Neural networks are the machine learning models that identify faces in the photos posted to your Facebook news feed. They also recognize the questions you ask your Android phone, and they help run the Google search engine. Modeled loosely on the network of neurons in the human brain, these sweeping mathematical models learn all these things by analyzing vast troves of digital data. Now, Hodgson, a marine biologist at Murdoch University in Perth, is using this same technique to find dugongs in thousands of photos of open water, running her neural network on the same open-source software, TensorFlow, that underpins the machine learning services inside Google.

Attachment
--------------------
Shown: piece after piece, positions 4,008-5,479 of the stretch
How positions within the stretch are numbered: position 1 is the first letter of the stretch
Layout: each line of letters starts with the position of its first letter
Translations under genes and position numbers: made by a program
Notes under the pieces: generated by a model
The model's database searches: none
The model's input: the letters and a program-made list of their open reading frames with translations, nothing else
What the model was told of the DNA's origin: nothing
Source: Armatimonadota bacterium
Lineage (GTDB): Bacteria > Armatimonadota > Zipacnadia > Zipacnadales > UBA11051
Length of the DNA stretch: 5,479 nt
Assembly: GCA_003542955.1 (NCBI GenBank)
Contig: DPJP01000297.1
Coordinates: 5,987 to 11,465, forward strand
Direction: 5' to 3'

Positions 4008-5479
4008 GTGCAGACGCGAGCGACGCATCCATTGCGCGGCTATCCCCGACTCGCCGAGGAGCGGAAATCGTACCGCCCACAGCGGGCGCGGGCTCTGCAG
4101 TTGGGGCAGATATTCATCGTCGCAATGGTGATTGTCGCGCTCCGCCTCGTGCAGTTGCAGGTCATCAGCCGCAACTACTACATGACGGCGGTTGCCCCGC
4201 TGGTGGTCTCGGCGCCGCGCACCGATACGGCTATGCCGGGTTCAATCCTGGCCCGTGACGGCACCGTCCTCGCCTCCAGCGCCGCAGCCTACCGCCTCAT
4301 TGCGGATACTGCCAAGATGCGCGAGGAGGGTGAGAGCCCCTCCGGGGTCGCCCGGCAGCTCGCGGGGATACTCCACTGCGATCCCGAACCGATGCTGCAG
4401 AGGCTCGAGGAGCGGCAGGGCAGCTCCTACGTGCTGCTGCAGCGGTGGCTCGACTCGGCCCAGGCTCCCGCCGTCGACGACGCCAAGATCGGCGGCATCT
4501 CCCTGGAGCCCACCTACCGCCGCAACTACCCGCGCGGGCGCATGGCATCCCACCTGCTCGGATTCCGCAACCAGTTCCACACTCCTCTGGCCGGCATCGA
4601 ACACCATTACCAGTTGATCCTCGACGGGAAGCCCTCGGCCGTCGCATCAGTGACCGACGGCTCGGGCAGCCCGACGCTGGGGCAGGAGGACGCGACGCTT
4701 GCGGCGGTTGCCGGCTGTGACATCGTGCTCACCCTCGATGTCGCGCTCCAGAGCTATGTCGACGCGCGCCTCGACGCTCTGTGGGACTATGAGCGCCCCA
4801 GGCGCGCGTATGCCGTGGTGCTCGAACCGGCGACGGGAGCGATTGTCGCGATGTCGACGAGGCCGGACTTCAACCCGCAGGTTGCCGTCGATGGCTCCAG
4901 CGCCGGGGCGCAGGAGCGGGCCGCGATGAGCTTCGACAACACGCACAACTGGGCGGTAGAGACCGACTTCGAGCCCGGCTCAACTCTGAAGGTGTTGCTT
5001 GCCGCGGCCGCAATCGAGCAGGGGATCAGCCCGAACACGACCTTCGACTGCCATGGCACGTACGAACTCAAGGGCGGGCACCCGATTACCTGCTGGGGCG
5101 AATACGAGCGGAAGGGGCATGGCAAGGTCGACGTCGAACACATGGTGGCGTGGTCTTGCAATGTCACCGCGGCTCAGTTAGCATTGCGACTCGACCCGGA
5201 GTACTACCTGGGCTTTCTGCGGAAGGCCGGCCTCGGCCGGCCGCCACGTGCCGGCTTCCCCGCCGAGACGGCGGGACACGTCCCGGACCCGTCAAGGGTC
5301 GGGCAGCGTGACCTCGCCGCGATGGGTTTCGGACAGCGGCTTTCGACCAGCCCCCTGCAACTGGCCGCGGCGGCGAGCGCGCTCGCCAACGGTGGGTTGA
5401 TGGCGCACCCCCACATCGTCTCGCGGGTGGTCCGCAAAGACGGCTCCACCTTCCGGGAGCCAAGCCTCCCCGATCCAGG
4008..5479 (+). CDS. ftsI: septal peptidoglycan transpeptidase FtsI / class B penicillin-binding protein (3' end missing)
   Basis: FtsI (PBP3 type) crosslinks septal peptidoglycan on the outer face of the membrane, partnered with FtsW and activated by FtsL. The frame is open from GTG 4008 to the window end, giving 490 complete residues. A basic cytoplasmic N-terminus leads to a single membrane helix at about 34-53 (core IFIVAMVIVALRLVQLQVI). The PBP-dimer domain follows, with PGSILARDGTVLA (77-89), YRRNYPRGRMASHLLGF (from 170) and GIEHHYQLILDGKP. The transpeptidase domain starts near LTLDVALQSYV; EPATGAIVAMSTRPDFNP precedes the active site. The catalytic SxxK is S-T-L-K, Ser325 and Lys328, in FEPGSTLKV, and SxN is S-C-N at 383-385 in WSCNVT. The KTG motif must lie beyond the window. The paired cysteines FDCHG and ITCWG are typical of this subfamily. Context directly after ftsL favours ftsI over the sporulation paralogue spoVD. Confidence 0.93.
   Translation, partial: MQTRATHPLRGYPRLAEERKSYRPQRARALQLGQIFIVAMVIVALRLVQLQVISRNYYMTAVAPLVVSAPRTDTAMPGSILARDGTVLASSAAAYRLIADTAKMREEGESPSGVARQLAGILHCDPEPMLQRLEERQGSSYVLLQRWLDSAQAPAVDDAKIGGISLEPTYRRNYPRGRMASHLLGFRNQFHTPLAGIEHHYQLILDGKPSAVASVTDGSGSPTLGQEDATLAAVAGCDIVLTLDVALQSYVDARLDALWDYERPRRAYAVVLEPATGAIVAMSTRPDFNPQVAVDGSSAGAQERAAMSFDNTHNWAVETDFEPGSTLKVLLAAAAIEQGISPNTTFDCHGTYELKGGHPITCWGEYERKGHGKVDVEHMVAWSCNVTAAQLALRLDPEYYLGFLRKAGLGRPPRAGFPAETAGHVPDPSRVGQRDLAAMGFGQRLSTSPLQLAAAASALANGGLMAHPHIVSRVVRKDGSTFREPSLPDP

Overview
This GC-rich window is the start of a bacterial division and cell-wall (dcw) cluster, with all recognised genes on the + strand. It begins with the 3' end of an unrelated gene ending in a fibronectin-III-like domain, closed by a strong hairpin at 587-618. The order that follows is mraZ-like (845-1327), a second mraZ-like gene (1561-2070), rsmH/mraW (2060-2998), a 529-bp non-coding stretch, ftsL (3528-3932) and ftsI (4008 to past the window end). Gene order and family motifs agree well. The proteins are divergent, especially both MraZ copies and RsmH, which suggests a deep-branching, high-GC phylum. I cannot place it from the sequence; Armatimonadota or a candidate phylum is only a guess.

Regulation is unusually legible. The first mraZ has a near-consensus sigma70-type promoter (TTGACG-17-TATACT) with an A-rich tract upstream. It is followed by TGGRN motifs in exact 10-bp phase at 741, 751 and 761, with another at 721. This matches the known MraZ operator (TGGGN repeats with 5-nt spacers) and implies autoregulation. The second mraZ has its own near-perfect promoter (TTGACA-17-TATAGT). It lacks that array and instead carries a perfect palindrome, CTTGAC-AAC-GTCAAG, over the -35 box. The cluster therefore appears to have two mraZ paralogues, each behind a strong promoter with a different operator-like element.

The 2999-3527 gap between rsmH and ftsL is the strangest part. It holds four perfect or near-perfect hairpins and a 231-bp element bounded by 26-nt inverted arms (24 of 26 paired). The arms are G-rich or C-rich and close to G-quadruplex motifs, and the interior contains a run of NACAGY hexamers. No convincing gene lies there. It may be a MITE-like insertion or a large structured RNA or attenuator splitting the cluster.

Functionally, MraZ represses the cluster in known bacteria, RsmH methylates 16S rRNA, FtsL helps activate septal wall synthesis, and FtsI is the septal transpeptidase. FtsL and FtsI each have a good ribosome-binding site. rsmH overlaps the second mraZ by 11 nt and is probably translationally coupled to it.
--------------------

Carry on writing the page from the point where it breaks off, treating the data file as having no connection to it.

The Internet of Things (IoT) is becoming increasingly prominent. Many of the devices available today are ones that people wouldn't have envisioned a decade or so ago. Consumers can buy security cameras, smart speakers, toothbrushes and much more that connect to WiFi and are under IoT's umbrella. Despite the substantial amount of product development in the IoT sector, people continuously bring up an area of improvement: security. Manufacturers are often so eager to launch their products in the marketplace that they don't prioritize protecting those items from cyber threats.